In conclusion, “freedom of expression is a right, but also an obligation. And each of us citizens must know the borderline – when we must use the right to freedom of expression and when we must not,” says Daniel Goinic. Listen to the podcast HERE.
The cuMINTE podcast is produced by the Independent Journalism Center (IJC) within the project “Promoting media literacy among media consumers through quality media content” that is being implemented in the period November 2022-March 2023 and supported by the Institute for War & Peace Reporting (IWPR). The views expressed in this material do not necessarily represent those of the IWPR or its partners.
The Independent Journalism Centre and the Embassy of the Kingdom of the Netherlands in Moldova have launched the third edition of the Tulip Press Awards.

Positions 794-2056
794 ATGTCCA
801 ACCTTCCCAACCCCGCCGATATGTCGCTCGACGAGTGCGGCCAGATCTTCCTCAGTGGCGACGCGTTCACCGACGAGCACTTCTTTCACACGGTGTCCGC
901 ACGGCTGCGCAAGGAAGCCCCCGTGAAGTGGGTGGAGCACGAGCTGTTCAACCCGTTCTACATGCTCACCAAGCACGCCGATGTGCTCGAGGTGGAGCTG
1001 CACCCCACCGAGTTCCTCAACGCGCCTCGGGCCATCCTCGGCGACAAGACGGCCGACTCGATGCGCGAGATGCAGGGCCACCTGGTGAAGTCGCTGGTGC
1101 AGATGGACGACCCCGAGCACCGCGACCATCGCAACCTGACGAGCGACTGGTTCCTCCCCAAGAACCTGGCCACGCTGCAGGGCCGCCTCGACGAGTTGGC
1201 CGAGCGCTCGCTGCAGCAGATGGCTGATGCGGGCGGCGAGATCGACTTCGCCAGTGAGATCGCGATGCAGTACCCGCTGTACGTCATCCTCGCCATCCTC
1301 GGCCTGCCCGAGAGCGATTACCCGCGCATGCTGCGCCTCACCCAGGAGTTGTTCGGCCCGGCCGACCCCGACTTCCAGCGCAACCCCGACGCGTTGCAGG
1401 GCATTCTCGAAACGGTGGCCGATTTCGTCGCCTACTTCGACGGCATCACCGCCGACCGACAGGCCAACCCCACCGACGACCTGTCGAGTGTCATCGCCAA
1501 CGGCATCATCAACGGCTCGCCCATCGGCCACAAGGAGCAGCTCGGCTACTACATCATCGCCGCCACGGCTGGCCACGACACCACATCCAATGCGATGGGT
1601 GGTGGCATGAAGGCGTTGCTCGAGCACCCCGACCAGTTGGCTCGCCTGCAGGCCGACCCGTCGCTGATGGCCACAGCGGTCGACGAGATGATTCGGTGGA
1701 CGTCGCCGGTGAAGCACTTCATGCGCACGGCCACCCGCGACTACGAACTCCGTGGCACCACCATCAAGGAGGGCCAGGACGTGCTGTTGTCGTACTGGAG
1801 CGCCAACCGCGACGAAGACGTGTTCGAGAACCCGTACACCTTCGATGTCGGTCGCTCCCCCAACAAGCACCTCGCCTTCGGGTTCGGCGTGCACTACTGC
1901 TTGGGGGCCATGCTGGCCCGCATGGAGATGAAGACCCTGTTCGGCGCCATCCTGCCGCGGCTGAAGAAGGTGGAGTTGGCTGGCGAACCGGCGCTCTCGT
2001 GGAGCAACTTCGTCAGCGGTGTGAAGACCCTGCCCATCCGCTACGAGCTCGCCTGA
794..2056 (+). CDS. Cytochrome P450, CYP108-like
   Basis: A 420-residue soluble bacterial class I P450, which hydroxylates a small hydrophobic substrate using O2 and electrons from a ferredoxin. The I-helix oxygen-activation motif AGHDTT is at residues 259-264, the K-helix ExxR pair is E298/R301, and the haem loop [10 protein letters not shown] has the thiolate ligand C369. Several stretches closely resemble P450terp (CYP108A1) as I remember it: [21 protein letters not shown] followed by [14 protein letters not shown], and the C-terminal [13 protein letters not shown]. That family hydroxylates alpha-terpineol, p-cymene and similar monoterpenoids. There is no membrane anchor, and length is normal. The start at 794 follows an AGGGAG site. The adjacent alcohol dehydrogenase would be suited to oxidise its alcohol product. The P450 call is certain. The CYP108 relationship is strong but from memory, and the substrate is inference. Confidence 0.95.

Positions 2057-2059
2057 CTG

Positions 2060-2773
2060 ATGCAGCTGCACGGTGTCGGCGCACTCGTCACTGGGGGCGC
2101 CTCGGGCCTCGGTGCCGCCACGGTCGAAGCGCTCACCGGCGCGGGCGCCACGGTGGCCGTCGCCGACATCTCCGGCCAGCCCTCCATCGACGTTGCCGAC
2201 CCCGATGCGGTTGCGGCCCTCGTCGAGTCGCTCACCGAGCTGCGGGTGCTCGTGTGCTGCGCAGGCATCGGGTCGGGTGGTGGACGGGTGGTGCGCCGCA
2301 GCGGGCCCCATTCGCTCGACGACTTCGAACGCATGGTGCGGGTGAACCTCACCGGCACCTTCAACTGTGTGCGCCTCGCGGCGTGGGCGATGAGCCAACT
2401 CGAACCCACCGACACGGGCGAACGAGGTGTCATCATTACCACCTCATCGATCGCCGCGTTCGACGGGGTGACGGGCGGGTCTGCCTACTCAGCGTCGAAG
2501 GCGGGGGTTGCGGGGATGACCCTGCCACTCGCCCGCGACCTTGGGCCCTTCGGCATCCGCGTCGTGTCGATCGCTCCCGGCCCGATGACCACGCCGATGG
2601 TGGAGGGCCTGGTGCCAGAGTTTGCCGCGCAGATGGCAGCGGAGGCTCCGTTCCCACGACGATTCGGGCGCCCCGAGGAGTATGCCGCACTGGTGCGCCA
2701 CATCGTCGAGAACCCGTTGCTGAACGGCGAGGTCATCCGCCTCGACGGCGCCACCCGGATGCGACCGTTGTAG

The event aims to encourage journalists to cover various topics related to human rights in their journalistic material to raise awareness of human rights issues in Moldova.
In the two sections – Video and Online/Print Press – journalists wishing to participate in the competition will have to submit two materials produced and published between April 1, 2022, and April 10, 2023. They should reflect the theme of human rights in the Republic of Moldova, such as the rights of ethnic minorities, access to fair justice, problems faced by human rights defenders, freedom of the media, the right to education, the right to health, the right to a healthy environment, the right to information and others.
The winners will be announced on May 3, 2023, in the context of Freedom of the Press Days, and the awards will be presented at a special event to be organized during May in Chisinau.